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Help I'm trying to fly our backdrops

Discussion in 'Scenery, Props, and Rigging' started by lhicks2434, Jun 5, 2008.

  1. lhicks2434

    lhicks2434 Member

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    So I've been directing shows at our church for a while now, but this year we've decided to do a large scale production for our christmas show now that we're in our new sanctuary. Our stage in the sanctuary is quiet large in height as well as width. I need to be able to rig our backdrops without attaching to the walls or ceiling and it has to reach the Length of the stage. I would love to add tracks to the ceiling, but for some reason they won't let me. Does anyone have any other ideas?
     
  2. Van

    Van CBMod CB Mods Premium Member

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    Howdy!
    You'll find out rather quickly that practical discusions of a rigging nature are Verboten on ControlBooth as the liability incurred by giving such advice is tremendous. That being said however, I can tell you your best bet for doing rigging in a space such as you are talking about would be to contact a legitimate rigging company such as "Flying by Foy" or Stagecraft Industries. Not knowing where you are located makes it difficult to reccomend one company or the other. Whatever you do, do not try to " Just rig something up" that's a great way to get someone hurt. A company here in Portland who uses a converted Unitarian sanctuary as their theatre wanted to do Peter Pan a few years ago, they wound up getting in touch with Foy or Trapeze world, I can't remember which. They wound up building a sort of fly loft / truss system / proscenium arch system, that they still use today. Again this was a proffesionally built and engineered system. The rigging of scenery is just too dangerous to leave to amateurs.
    Hope that Helps.
     
  3. bobgaggle

    bobgaggle Well-Known Member

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    Just to reenforce what Van said, just because we don't talk about things doesn't mean certain members (me) don't rig stuff themselves. I rigged up a really light curtain and batten system (maybe 15 pounds) that would fly in at certain times during a show, and nothing went wrong. But during strike when I was taking it down, I noticed that I hadn't tightened some of the shackles (P.C. debate whatever) properly and one of the cables on the line set was about to come loose.

    In conclusion, ease and cost are no reasons to ignore safety.
     
  4. gafftaper

    gafftaper Senior Team Senior Team Fight Leukemia

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    First off you need a REAL rigger to do this! Don't try to do it yourself. If you try to do it yourself it could easily end in disaster.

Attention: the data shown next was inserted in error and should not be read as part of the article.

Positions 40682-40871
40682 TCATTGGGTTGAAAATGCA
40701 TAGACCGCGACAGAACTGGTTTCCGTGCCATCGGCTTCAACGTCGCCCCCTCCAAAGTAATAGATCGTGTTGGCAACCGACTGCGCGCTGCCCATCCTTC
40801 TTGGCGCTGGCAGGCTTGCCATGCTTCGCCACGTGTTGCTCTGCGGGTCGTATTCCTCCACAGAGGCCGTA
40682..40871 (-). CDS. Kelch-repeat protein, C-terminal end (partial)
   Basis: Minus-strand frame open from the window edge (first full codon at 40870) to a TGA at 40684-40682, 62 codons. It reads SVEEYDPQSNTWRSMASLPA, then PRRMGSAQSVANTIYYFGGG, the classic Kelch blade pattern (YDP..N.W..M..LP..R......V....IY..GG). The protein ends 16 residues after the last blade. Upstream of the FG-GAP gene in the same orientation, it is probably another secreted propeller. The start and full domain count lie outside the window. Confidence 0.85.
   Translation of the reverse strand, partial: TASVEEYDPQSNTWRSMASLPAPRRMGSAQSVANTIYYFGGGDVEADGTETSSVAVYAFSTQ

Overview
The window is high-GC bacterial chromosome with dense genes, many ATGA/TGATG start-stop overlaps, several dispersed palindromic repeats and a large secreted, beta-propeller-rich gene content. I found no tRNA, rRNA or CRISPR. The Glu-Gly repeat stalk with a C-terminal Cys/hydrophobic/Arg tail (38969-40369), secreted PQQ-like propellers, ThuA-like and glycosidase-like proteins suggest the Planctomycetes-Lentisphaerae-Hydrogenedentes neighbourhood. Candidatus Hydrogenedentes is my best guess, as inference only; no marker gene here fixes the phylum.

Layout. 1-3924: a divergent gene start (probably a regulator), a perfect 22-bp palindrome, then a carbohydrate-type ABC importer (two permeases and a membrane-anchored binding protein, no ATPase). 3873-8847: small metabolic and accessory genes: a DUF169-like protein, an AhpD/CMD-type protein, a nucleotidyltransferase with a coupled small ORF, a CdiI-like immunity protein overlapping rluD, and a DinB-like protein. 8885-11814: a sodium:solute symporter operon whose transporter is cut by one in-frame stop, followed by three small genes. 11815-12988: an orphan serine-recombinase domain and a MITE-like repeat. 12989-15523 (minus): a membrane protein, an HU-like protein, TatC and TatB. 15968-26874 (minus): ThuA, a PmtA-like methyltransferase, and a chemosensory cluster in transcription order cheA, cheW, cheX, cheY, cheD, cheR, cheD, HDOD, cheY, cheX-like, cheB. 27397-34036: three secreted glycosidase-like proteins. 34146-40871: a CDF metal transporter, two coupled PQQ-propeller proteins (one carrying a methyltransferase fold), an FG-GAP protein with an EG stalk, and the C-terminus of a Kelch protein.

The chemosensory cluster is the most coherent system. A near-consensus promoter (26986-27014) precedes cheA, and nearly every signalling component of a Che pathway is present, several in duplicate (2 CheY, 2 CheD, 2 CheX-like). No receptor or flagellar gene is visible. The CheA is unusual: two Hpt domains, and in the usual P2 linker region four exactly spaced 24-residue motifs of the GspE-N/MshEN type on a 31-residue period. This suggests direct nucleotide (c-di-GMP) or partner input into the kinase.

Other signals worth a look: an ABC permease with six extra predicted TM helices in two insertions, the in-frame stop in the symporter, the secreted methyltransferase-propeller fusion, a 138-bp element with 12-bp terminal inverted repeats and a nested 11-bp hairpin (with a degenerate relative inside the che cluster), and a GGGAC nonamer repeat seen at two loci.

Where are you at? Besides the many rigging shops around the country, there are also a lot of good riggers working in performance halls, for the unions, teaching at universities, and working at large theaters. I know a guy who teaches rigging at a university and does all kinds of consulting work on the side helping people make their facilities safe, inspecting systems for repair etc. He doesn't charge a lot and could easily help you fix your problem. Check around a bit you should be able to find a rigger who will at least come look at your building and tell you what can and can't be done for not a lot of money. If you have a good local theater dealer they may have someone on staff who will come do this for free as part of their sales process.

    You won't be able to do a lot without a large expensive permanent fly system. However, a few properly installed hanging points and the right equipment could allow you to temporarily install a batten or two or some truss that you can hang things from safely without permanently altering the appearance of the church. Find a REAL rigger and pay him/her to install those points, help you purchase the equipment you need to do it, and teach you how to use the system properly. If you just want to be able to hang a couple of battens or some truss that shouldn't be very hard with the help of a REAL rigger and my guess is it would cost around $5k-$10k for everything (depends on how much you install and if you motorize the whole thing so it is easy to install and remove and then there are possible permits and city code to deal with which could cost even more).

    You won't be able to rig a drop to fly in and out without a larger permanent fly system. You could build some roll drops or oleo/olio drops to allow you to have drops that come and go from a static pipe and they don't have to cost a lot (SEARCH and you'll find all you need to know).